1,500 people became members of this Facebook group as a show of solidarity with Alexandra, her loved ones, her family — and it's impossible to say just how many thousands more both on and off Facebook have viewed the page across the last week. These figures reflect the grief surrounding one individual, the life knocked out of her body, crumpled, by the quake. — There are 200,000 like her.

The numbers and the stories are a dumb-show for the dead, and they are a bitter poison for the living.

Mais c'est l'aimée non tourmentée. L'aimée.

L'air et le monde point cherchés. La vie.

—Etait-ce donc ceci?

—Et le rêve fraîchit.


My friend Danielle, mentioned above, sent a note around the other night regarding Alexandra which I've asked her to share here.


As many of you know, I lost a wonderful friend in the horrible tragedy that was the earthquake in Haiti. Alexandra Duguay was an amazing woman I met two years ago, when I was her teacher at NYU Continuing Education. She was brilliant and passionate and hard-working; my star student. But she also immediately became a good friend. She was open and generous and wonderful and beautiful. She took me to the U.N. for drinks, for parties, to her apartment for a barbecue with her incredible boyfriend, who also worked at the U.N. They were a truly madly in love, adorable couple who were incredible, full of life people. He would pick her up from the U.N. on his Vespa every day, and they would cook and train for the marathon at night.

The last time I saw her, she was volunteering her time to help me research the documentary about Cambodia that I am now producing. She told me she and her boyfriend were moving to Haiti, because they felt working at the U.N. in New York was ineffectual and they reallly wanted to make a change. That was about 7 months ago, and it was the last time I saw her.

I have been devastated to lose such an incredible person; but she is one of more than 200,000 people to have been lost to such a senseless tragedy. So it is in Alexandra's honor that I have set up a charity page to help all the victims of the earthquake in Haiti. It's what she would've wanted.

To donate, please click here:

Donate to Haiti – In Honor of Alexandra Duguay.

And for more about Alexandra, here is her Facebook tribute page:

Hope for Alexandra Duguay.



Monday, January 18, 2010


Pedro Costa, 2009: detail from a photograph by Valérie Massadian [full version viewable at Independencia]:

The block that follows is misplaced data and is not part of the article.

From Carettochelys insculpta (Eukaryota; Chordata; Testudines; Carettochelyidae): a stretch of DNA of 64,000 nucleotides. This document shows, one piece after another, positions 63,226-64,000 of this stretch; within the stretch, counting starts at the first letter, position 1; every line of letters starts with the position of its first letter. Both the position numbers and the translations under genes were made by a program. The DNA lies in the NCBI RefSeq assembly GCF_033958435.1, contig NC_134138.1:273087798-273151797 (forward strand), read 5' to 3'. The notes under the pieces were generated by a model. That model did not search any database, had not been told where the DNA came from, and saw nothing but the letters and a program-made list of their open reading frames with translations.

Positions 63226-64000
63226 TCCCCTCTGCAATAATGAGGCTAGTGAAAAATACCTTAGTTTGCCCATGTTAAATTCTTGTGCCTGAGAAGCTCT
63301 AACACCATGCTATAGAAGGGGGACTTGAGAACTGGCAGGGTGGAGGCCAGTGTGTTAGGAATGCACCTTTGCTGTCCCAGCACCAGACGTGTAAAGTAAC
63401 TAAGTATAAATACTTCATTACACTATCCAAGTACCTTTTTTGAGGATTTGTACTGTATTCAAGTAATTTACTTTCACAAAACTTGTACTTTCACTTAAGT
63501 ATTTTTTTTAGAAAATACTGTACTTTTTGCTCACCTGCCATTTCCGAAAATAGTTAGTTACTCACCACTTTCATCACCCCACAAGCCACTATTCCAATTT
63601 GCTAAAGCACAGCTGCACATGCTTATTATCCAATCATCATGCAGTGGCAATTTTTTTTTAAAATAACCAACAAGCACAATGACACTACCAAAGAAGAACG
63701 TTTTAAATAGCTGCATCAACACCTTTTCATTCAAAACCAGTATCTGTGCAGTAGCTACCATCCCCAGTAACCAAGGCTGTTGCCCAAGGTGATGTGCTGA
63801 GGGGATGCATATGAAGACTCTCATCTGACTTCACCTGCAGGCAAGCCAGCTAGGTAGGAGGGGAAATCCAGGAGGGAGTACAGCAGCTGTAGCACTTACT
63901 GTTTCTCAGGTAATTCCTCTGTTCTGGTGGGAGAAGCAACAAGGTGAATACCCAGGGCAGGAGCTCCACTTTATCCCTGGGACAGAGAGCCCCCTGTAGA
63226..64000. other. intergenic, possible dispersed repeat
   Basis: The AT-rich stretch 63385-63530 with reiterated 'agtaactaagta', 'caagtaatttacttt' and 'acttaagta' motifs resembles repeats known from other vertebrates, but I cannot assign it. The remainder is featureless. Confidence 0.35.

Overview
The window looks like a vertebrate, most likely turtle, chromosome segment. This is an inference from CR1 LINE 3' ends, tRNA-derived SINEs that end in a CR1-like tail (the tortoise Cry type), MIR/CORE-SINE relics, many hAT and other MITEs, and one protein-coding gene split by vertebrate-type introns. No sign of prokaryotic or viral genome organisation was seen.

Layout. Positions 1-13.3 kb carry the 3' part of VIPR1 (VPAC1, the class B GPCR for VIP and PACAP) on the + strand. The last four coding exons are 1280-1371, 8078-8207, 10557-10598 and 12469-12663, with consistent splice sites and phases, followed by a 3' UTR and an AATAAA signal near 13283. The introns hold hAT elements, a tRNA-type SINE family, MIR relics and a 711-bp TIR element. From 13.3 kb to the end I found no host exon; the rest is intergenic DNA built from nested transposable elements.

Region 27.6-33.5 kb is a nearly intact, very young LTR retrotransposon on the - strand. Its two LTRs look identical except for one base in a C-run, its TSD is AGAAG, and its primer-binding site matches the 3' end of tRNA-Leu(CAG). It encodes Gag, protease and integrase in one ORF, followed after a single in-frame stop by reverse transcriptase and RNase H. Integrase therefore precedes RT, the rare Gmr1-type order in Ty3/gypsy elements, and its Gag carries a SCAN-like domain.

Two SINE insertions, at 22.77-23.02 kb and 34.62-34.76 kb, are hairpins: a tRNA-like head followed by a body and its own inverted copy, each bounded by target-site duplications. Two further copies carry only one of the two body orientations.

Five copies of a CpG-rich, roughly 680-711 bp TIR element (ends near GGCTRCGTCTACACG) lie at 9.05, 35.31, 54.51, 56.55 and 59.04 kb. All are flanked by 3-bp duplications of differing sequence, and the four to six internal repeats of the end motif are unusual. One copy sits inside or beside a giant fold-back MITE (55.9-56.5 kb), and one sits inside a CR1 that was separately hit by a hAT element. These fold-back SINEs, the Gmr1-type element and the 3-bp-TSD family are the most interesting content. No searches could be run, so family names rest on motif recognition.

Independencia have posted a three-part dossier (with introduction) (here) around Pedro Costa, on the occasion of the complete retrospective of his work currently being presented at the Cinémathèque Française, and in homage to the release of his latest feature Ne change rien [Change Nothing, 2009]. One of the pieces in the dossier is a November 2009 interview with Costa conducted by Francisco Ferreira. Independencia have just posted my English translation of the interview (from Daniel Dos Santos's and Karina Barros's French translation of Ferreira's and Costa's conversation in Portuguese) here.


Wednesday, January 13, 2010

Monday, January 11, 2010

"Haydée... écoute, HAYDÉE..."

January 11, 2010: Eric Rohmer is dead at 89.

Eric Rohmer, 2006:

Rohmer's work extolled and exemplified the dignities of the human race — emotional, sensual, intellectual.

Rohmer embodied a series of paradoxes. He saw humanity as from a god's-eye-view, but no filmmaker ever shot at the level of the species itself, par la terre, quite like he did: the wind, the water, — and the wallpaper. He was a son of Pascal who advanced the scientific method toward the revelation and scrutiny of the longings and delights folded within the hearts of men and women — guided, the entire time, by the prospect of the miracle. He believed the miracle would come in the end and to show it he created it, as though action and belief were inextricable or, even, one and the same. He was touched by grace: accordingly, his touch was light; accordingly, his insights were profound. His productions were economical, and nothing he filmed was cheap, human beings were never cheapened. His classical moorings and scholasticism were the radical means by which he helped to create and vitalize continually the New Wave. His criticism on Hitchcock, Rossellini, and Nicholas Ray in the Cahiers du cinéma of the '50s suggested, like his films, the author's simultaneous presence in the 'here' of the current moment, and in the 'elsewhere' of a canonical antiquity. His scenario for the Six Moral Tales was his novel Six Moral Tales. He refused to acknowledge a difference between cinema and literature: and so the great filmmaker has died, and he will take celestial residence in the pantheon of Marivaux, Balzac, and Flaubert. This man of all seasons, for all centuries, filed dispatches imbued with a timelessness, documentary and aesthetic, and I think that when he published in 1977 his doctoral thesis The Organization of Space in Murnau's Faust he had unconsciously proposed an act of autocritique in the lines: "It is by the intensity of his presence that Nosferatu frightens us, not by the mystery of his absence, like the Vampyr of Dreyer." The intensity of his presence, and the mystery of his absence — Rohmer embodies a series of paradoxes.